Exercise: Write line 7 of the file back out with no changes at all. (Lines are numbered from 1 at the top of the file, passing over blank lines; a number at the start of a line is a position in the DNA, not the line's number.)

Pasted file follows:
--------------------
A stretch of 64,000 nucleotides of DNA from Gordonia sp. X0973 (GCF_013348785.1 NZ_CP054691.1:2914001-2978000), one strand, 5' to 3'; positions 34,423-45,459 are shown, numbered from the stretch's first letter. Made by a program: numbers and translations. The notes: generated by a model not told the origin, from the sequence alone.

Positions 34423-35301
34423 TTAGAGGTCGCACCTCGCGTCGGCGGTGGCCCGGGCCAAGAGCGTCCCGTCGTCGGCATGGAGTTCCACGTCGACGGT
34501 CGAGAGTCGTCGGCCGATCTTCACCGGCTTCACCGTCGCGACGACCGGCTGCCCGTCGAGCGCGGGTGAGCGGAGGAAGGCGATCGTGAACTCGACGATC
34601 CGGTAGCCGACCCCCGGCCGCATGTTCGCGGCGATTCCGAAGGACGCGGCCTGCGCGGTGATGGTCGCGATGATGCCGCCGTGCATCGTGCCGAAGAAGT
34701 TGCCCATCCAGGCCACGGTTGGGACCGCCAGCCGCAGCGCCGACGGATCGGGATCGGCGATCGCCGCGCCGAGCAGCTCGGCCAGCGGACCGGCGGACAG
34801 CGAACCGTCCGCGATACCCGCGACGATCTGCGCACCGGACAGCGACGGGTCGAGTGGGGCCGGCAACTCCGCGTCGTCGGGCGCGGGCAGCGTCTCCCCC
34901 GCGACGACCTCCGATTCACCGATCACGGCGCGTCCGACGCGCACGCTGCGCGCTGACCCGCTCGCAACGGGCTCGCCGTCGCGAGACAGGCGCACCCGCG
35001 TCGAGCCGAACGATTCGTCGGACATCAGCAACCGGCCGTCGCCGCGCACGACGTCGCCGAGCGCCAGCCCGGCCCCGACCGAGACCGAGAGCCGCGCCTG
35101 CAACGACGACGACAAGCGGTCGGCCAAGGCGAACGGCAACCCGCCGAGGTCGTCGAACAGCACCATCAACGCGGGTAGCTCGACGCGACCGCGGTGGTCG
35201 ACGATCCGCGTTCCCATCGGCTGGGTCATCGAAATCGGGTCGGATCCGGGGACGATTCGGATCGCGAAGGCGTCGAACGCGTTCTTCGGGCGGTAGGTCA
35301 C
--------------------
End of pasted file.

34801 CGAACCGTCCGCGATACCCGCGACGATCTGCGCACCGGACAGCGACGGGTCGAGTGGGGCCGGCAACTCCGCGTCGTCGGGCGCGGGCAGCGTCTCCCCC